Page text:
The civil war within the Brexit spearheading UK Independence Party (UKIP) is deepening, after its only MP and one-time Conservative was reportedly found to be holding chats with his former party about a possible return.
Internal fighting is nothing new to UKIP, but the current fracas could be the most serious yet, with Brexit possibly also leaving the party with a serious funding crisis.
Douglas Carswell, who defended himself on Wednesday by claiming he is “100 percent UKIP,” was accused by the party’s former leader Nigel Farage of lacking loyalty.
“Did [Carswell] ever leave the Conservatives? He was certainly representing them during the referendum campaign,” Farage told the Press Association.
Farage went as far as suggesting the Clacton MP should be fired, just three years after defecting from the Tories to join UKIP.
“I don’t want my successor to have to put up with the same sabotage and division that I did,” Farage added.
Old grudges are said to be playing a role in the epic showdown between Farage and Carswell, after the MP was blamed for costing the former leader a knighthood.
Recently leaked emails show Carswell, who was originally tasked alongside chief whip Gavin Williamson to get Farage a New Year’s honors knighthood, joking about the appointment. In an exchange last December with another UKIP former leader, Lord Pearson, Carswell mocked Farage’s ambitions.
“Perhaps we might try angling to get Nigel an OBE [Order of the British Empire] next time round? For services to headline writers? An MBE, maybe?” he wrote.
On Monday night, after a very public spat between Carswell and UKIP’s main funder Aaron Banks, the cheeky MP simply tweeted: “Knight night.”
By Tuesday Banks announced he was planning to stand against Carswell at the 2020 general election.
Amid all the backbiting, concerns have grown around UKIP’s dire financial situation, particularly once Article 50 is triggered later this month.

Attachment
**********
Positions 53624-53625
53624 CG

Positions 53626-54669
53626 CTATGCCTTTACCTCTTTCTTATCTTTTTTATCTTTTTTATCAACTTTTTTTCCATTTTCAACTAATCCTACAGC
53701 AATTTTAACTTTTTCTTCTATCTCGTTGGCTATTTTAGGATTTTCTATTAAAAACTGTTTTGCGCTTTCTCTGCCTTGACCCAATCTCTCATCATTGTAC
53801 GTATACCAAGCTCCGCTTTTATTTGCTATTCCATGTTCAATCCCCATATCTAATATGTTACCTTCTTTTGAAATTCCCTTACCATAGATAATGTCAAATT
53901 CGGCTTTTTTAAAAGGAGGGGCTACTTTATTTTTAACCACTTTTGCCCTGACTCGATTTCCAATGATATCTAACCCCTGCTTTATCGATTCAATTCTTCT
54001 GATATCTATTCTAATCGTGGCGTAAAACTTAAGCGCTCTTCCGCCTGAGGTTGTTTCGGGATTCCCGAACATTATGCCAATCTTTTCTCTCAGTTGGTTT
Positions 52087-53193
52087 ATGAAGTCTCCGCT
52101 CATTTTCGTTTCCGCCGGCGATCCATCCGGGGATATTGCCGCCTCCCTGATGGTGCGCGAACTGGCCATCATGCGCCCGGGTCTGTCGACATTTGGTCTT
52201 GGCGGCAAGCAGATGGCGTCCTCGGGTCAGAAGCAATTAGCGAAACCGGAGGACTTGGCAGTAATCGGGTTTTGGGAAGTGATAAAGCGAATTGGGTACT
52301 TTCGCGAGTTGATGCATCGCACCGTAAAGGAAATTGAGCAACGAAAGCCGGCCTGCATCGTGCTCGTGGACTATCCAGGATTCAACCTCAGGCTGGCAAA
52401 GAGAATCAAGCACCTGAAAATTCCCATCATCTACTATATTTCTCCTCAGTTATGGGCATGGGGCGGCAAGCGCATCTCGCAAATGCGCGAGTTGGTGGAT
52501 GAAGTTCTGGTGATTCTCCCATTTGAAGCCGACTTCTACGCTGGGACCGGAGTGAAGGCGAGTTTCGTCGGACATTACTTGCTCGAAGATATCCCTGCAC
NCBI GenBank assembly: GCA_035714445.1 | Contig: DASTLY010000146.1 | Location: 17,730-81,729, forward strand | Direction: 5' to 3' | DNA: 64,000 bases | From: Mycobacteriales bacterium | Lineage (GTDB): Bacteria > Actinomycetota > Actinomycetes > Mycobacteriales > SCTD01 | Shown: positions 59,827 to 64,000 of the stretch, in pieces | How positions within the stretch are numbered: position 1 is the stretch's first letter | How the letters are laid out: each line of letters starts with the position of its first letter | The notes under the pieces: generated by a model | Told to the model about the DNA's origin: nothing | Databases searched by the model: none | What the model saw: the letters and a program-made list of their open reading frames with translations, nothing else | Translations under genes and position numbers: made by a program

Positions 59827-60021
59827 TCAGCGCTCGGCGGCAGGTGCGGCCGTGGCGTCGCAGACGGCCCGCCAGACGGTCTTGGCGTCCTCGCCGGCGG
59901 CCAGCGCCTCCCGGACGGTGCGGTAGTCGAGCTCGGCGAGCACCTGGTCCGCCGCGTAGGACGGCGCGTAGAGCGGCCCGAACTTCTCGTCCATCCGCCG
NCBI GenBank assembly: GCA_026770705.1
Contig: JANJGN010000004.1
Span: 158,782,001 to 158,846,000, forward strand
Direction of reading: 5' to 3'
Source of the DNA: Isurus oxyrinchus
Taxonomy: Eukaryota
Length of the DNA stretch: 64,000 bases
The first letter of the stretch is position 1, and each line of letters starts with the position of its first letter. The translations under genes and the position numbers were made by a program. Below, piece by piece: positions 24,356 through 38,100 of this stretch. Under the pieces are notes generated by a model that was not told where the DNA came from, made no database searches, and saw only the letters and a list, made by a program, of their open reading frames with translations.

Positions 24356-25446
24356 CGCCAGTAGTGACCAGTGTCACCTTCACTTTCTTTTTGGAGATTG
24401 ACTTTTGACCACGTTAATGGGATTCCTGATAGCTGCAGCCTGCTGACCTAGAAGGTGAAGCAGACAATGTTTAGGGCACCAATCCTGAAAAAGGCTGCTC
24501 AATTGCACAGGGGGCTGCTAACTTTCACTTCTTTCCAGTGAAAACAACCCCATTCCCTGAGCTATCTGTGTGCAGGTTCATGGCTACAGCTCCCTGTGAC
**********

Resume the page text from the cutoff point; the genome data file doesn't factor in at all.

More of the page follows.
According to a BuzzFeed investigation, the party relies on EU funds to pay its staff and main politicians – an income set to end in 2019 if Prime Minister Theresa May sticks to the Brexit timetable.
The party, which currently counts 22 MEPs in its ranks, claims over £5,400,000 (US$6,640,000) a year from Europe to cover costs.
Nearly 80 people are listed as UKIP employees and their income comes straight from Brussels’ banks. MEPs receive a further £84,484 each in EU-paid salaries.
If Carswell leaves UKIP & they don’t win a by-election, by 2019 UKIP will be left with 8 full-time elected politicians, all in London/Wales.
— Jim Waterson (@jimwaterson) March 1, 2017
UKIP leaders too have historically relied on funds other than the party’s to survive, with Farage notoriously living off his MEP earnings. With Britain out of the EU many are questioning how the party expects to pay its leaders after Brexit. Some of the party’s former donors have now abandoned ship and joined May’s Conservative Party.
UKIP admitted to the Telegraph earlier this week that it has an £800,000 financial “black hole” in its accounts.